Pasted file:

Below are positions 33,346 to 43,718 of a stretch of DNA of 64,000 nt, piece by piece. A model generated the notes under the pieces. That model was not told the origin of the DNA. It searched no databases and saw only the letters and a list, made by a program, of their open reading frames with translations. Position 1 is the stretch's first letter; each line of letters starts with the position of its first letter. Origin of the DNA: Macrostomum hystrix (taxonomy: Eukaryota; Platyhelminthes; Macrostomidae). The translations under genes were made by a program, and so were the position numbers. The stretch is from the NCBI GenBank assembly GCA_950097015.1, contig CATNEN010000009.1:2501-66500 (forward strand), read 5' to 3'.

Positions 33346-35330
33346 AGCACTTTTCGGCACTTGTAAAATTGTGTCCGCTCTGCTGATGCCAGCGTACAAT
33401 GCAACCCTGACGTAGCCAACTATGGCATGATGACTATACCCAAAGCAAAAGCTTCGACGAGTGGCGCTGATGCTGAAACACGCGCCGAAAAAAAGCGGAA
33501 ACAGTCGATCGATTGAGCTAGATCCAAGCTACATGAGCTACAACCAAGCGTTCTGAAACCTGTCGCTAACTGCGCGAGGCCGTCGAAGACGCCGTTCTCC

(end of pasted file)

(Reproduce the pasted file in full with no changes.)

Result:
Below are positions 33,346 to 43,718 of a stretch of DNA of 64,000 nt, piece by piece. A model generated the notes under the pieces. That model was not told the origin of the DNA. It searched no databases and saw only the letters and a list, made by a program, of their open reading frames with translations. Position 1 is the stretch's first letter; each line of letters starts with the position of its first letter. Origin of the DNA: Macrostomum hystrix (taxonomy: Eukaryota; Platyhelminthes; Macrostomidae). The translations under genes were made by a program, and so were the position numbers. The stretch is from the NCBI GenBank assembly GCA_950097015.1, contig CATNEN010000009.1:2501-66500 (forward strand), read 5' to 3'.

Positions 33346-35330
33346 AGCACTTTTCGGCACTTGTAAAATTGTGTCCGCTCTGCTGATGCCAGCGTACAAT
33401 GCAACCCTGACGTAGCCAACTATGGCATGATGACTATACCCAAAGCAAAAGCTTCGACGAGTGGCGCTGATGCTGAAACACGCGCCGAAAAAAAGCGGAA
33501 ACAGTCGATCGATTGAGCTAGATCCAAGCTACATGAGCTACAACCAAGCGTTCTGAAACCTGTCGCTAACTGCGCGAGGCCGTCGAAGACGCCGTTCTCC